For some reason, I've been unable to connect remotely to my MySQL server. I've tried everything and I'm still getting errors.

root@server1:/home/administrator# mysql -u monty -p -h www.ganganadores.cl
Enter password:
ERROR 1045 (28000): Access denied for user 'monty'@'server1.ganganadores.cl' (using password: YES)

Now, I've tried running

 GRANT ALL ON *.* to monty@localhost IDENTIFIED BY 'XXXXX'; 
 GRANT ALL ON *.* to monty@'%' IDENTIFIED BY 'XXXXXX';` 

and still nothing! What I'm doing wrong?

EDIT: my.cnf has commented out the bind ip .

  • what version of MySQL are you using?
    – Steve
    Mar 27, 2013 at 16:06
  • Server version: 5.5.29-0ubuntu0.12.10.1 (Ubuntu) Mar 27, 2013 at 17:56
  • what does this command return? ubuntu~$ sudo lsof -i -P | grep :3306
    – apesa
    Mar 28, 2013 at 13:38

7 Answers 7


To expose MySQL to anything other than localhost you will have to have the following line

For mysql version 5.6 and below

uncommented in /etc/mysql/my.cnf and assigned to your computers IP address and not loopback

For mysql version 5.7 and above

uncommented in /etc/mysql/mysql.conf.d/mysqld.cnf and assigned to your computers IP address and not loopback

#Replace xxx with your IP Address 
bind-address        = xxx.xxx.xxx.xxx

Or add a bind-address = if you don't want to specify the IP

Then stop and restart MySQL with the new my.cnf entry. Once running go to the terminal and enter the following command.

lsof -i -P | grep :3306

That should come back something like this with your actual IP in the xxx's

mysqld  1046  mysql  10u  IPv4  5203  0t0  TCP  xxx.xxx.xxx.xxx:3306 (LISTEN)

If the above statement returns correctly you will then be able to accept remote users. However for a remote user to connect with the correct priveleges you need to have that user created in both the localhost and '%' as in.

CREATE USER 'myuser'@'localhost' IDENTIFIED BY 'mypass';
CREATE USER 'myuser'@'%' IDENTIFIED BY 'mypass';


GRANT ALL ON *.* TO 'myuser'@'localhost';
GRANT ALL ON *.* TO 'myuser'@'%';

and finally,


If you don't have the same user created as above, when you logon locally you may inherit base localhost privileges and have access issues. If you want to restrict the access myuser has then you would need to read up on the GRANT statement syntax HERE If you get through all this and still have issues post some additional error output and the my.cnf appropriate lines.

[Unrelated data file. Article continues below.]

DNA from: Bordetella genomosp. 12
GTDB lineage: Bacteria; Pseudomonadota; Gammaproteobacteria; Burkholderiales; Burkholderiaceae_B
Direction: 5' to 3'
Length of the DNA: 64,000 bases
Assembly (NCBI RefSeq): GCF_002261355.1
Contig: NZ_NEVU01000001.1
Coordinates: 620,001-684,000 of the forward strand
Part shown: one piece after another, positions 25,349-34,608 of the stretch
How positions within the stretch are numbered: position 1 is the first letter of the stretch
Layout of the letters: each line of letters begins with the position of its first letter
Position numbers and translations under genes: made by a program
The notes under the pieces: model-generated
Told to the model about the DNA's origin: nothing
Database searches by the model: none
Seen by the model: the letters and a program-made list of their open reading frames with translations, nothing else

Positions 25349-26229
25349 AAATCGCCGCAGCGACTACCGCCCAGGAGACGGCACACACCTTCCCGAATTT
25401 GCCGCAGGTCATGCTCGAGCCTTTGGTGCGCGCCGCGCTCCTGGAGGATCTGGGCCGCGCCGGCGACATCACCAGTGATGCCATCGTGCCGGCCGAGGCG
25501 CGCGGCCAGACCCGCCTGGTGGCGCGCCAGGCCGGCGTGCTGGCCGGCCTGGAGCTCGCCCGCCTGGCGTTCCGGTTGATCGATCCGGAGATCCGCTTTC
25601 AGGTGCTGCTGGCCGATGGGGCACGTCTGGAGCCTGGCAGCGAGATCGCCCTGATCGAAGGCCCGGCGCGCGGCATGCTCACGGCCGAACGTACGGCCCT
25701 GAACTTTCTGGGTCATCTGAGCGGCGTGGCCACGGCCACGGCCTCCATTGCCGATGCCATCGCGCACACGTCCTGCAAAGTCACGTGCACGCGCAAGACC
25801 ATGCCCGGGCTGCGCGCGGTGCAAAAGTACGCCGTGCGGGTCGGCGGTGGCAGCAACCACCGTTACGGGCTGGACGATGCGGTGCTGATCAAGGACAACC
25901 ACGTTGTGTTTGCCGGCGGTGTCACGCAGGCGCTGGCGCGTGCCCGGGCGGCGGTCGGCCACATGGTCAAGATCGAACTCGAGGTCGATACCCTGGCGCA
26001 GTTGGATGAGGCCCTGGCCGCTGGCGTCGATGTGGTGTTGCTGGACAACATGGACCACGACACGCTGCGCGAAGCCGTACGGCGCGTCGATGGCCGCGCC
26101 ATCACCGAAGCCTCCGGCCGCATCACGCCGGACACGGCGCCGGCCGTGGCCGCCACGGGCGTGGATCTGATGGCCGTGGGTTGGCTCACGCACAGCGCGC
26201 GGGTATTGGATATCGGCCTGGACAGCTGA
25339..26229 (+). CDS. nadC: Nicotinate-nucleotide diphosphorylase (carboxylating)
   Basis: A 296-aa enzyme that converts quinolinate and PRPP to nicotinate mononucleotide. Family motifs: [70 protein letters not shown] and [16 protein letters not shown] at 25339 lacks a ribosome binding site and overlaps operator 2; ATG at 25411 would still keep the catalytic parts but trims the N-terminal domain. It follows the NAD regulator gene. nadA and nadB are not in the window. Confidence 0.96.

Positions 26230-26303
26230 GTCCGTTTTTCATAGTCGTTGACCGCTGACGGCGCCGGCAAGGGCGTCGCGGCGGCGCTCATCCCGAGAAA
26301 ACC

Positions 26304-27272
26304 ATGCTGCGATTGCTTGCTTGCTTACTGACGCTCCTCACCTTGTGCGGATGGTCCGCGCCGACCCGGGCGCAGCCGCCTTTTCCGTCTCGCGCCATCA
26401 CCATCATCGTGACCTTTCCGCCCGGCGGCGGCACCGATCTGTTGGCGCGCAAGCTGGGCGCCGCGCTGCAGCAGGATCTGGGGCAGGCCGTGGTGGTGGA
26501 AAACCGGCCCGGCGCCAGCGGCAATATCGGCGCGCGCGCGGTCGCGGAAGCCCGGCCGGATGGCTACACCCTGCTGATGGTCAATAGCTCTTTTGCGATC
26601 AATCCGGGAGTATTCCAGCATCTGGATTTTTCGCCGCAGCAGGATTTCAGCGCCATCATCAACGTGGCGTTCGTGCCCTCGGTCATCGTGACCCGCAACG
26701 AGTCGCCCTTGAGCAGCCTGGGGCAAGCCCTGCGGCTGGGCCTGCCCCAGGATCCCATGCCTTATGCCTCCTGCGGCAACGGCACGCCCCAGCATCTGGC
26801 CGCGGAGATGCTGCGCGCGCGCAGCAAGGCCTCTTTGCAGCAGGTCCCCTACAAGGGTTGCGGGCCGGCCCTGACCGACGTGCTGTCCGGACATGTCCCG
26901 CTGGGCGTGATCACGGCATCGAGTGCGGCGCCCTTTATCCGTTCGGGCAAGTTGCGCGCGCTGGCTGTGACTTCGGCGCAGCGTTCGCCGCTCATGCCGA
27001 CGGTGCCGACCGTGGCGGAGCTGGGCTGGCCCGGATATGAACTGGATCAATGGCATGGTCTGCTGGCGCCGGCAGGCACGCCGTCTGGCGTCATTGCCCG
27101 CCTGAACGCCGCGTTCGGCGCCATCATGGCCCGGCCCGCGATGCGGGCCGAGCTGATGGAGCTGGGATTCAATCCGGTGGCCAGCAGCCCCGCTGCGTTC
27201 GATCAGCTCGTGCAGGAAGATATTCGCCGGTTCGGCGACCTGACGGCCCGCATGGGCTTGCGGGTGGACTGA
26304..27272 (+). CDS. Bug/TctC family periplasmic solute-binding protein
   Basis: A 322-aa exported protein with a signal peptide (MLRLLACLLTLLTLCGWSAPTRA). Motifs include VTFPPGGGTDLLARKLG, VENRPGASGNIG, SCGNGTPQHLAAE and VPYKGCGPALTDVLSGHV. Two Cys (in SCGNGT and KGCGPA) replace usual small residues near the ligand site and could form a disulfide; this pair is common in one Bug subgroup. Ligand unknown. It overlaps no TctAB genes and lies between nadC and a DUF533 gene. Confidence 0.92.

NOTE: If lsof does not return or is not found you can install it HERE based on your Linux distribution. You do not need lsof to make things work, but it is extremely handy when things are not working as expected.

UPDATE: If even after adding/changing the bind-address in my.cnf did not work, then go and change it in the place it was originally declared:

  • 1
    Thanks, even though I've followed this steps correctly the first time, I did them again as you posted and worked like a charm! Mar 28, 2013 at 20:00
  • 15
    For anyone else struggling with lsof -i -P | grep :3306, that did not work but remote connection still works fine without that confirmation, disregard if you don't see the proper output.
    – Mike S
    Jan 9, 2015 at 16:01
  • @Mike Slutsky Thanks for the note, I edited my answer. You can install lsof if it is not already installed.
    – apesa
    Jan 9, 2015 at 22:01
  • 3
    FWIW on many systems sudo lsof -i -P will be much more useful than lsof -i -P (assuming you're logged in as an unprivileged user). Dec 6, 2016 at 18:39
  • 2
    lsof -i -P | grep :3306 doesn't return anything!
    – Green
    Jul 13, 2017 at 9:59

Add few points on top of apesa's excellent post:

1) You can use command below to check the ip address mysql server is listening

netstat -nlt | grep 3306

sample result:

tcp 0  0  xxx.xxx.xxx.xxx:3306*   LISTEN